A solid investment in a space program, the task force concludes, will spur progress in exploration to reach the end goal of returning to the moon and reaching Mars. International partnerships are highly encouraged as they can strengthen foreign relations and provided needed resources for the program.

The lack of a clear directive on how to develop a robust and meaningful space program angered Space and Innovation Subcommittee Chairwoman Gabrielle Giffords (D-AZ). She felt the only conclusion the committee reached was the already obvious disparity between NASA funds and their mission directives.

The spaceflight committee homepage includes updates and access to the report:

4. Ocean Policy Task Force Releases Interim Report

The Interagency Ocean Policy Task Force released an interim report with suggested national policy for stewardship of the ocean, coasts, and the Great Lakes, as well as a policy coordination framework and an implementation strategy. To improve coordination, they call for a clear and overarching national policy to promote healthy, productive oceans that are protected from unsustainable practices. The task force advises forwarding the scientific understanding of the ocean ecosystems, their relationship to humans and other Earth’s systems, and the changing environmental conditions. Improved scientific understanding and subsequently improved public will lead to informed decisions.

The task force advises that the U.S. ensures a fiscally responsible, comprehensive policy framework that includes cooperation with relevant stakeholders and joining the Law of the Sea Convention. The implementation strategy is broken down into the top nine objectives: ecosystem-based management, coastal and marine spatial planning, improved public understanding, coordinate support from stakeholders, resiliency to climate change and ocean acidification, ecosystem protection and restoration, water quality on land, Arctic stewardship, and observations and infrastructure.

The task force, created by Presidential Memorandum in June, consists of senior-level officials from the federal agencies led by White House Council on Environmental Quality Chair Nancy Sutley. It was mandated to release this coordination framework and implementation strategy in 90 days, and now has an additional 90 days to develop a recommended framework for effective coastal and marine spatial planning. The Task Force will provide a final report with all of its recommendations later this year.

The report is available from the task force website:

5. Further Endorsement for the Law of the Sea

The Executive Office of the President has endorsed U.S. ratification of the UN Convention on the Law of the Sea. White House Council on Environmental Quality Chair Nancy Sutley, along with National Oceanic and Atmospheric Administration Administrator Jane Lubchenco and Coast Guard Commandant Admiral Thad Allen wrote a column in the Seattle Times in support of accession. Their column called ratification a way to “participate in interpreting and applying the convention to the changing realities of the global maritime environment and preserves our ability to protect domestic interests including extending our continental shelf claims.”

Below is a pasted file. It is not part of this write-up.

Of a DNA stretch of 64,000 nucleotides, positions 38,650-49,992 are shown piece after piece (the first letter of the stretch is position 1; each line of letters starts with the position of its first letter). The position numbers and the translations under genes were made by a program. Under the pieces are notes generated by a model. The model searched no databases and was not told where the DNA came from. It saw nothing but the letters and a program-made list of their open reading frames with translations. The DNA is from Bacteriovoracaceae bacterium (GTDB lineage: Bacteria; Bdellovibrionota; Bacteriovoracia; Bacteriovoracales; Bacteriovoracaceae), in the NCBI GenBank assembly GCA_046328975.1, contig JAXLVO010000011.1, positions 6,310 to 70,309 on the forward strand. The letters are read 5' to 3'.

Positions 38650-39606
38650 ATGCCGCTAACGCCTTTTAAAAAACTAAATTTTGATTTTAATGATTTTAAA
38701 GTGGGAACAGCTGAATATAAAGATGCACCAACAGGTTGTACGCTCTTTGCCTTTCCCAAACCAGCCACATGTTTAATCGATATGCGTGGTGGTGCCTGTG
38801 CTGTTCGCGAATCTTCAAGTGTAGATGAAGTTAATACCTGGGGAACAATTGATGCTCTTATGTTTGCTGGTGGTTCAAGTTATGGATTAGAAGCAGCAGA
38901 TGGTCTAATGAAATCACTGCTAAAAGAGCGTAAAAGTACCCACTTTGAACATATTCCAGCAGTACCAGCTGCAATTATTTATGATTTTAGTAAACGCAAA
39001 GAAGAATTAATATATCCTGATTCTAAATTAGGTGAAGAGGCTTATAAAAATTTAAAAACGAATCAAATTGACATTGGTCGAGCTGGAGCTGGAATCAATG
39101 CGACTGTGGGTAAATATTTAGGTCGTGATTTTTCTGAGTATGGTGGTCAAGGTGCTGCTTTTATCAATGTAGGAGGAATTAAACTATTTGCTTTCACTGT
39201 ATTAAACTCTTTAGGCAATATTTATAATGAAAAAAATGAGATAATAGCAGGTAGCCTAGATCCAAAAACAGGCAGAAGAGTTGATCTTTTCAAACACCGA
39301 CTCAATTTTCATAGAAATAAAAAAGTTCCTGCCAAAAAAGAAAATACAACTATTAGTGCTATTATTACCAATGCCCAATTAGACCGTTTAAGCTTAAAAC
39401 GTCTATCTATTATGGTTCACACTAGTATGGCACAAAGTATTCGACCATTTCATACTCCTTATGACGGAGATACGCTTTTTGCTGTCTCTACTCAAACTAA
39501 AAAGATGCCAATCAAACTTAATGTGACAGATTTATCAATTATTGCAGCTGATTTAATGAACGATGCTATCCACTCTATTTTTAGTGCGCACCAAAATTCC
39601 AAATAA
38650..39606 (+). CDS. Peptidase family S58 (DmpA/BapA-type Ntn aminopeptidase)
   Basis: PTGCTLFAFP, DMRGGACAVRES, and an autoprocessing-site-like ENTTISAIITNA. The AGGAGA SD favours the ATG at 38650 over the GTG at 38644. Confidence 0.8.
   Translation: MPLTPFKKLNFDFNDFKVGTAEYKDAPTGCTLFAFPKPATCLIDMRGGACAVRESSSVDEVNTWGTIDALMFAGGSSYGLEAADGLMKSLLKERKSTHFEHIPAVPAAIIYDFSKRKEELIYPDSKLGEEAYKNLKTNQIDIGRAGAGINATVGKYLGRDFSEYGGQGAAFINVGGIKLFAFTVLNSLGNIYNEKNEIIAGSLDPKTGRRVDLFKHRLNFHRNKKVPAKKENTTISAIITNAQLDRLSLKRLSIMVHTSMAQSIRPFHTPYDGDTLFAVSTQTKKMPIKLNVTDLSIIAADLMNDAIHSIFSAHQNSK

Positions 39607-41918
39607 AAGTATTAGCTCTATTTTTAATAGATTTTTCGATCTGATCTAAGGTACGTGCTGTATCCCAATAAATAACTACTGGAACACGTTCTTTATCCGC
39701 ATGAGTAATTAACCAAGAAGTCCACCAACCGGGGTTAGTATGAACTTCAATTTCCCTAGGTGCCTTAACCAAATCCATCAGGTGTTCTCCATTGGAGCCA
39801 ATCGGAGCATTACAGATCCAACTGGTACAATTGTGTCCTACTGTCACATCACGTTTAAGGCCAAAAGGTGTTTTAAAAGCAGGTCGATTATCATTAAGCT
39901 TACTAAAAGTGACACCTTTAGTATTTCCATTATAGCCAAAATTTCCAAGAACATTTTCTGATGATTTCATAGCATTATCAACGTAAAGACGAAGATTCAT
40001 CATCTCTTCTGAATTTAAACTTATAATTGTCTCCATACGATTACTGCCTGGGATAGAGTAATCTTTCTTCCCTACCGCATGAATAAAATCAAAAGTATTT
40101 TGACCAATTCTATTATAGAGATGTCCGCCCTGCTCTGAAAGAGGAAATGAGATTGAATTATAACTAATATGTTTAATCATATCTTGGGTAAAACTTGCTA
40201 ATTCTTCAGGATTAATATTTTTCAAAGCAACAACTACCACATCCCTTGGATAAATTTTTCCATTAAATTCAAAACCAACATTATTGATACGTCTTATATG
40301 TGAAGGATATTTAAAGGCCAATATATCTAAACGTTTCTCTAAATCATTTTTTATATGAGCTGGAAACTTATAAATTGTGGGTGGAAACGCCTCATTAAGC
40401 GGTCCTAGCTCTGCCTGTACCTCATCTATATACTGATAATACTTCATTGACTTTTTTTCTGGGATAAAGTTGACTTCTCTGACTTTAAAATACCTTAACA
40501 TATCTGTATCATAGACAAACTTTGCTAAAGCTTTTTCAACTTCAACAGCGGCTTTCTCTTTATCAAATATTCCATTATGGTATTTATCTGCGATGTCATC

The Law of the Sea (LOS) treaty is an international agreement that defines the rights and responsibility of nations in regards to the oceans and the seafloor. This 27 year old treaty has been ratified by most industrialized countries. The U.S. Senate has not ratified the treaty, even though past Administrations and President Obama have asked for ratification. An outspoken congressional supporter, Chairman of the Senate Foreign Relations Committee John Kerry (D-MA), hopes that his committee will proceed with ratification and that the full Senate will approve of the treaty in the near future.

6. Congress Passes CR; New Budget by Halloween

Congress added a continuing resolution (CR) to the Legislative Affairs appropriations bill (H.R. 2918) in order to allow the federal government to continue operating with the fiscal year 2009 budget for thirty days. President Obama signed the bill into law on September 30, 2009. Fiscal year 2010 (FY10) started on October 1, 2009 without a new budget for domestic spending for 11 out of 12 appropriation bills. Only the legislative branch has a budget for FY10, however, the other 11 bills are expected to be completed before Halloween.

Congress did work swiftly at the end of the month to complete work on the Agriculture and Energy and Water appropriation bills. Both bills went through conference committees where differences between the House and the Senate were handled and final conference reports were completed by September 30, 2009. The full House approved the Energy and Water appropriation bill on October 1 and the Senate is expected to approve it soon.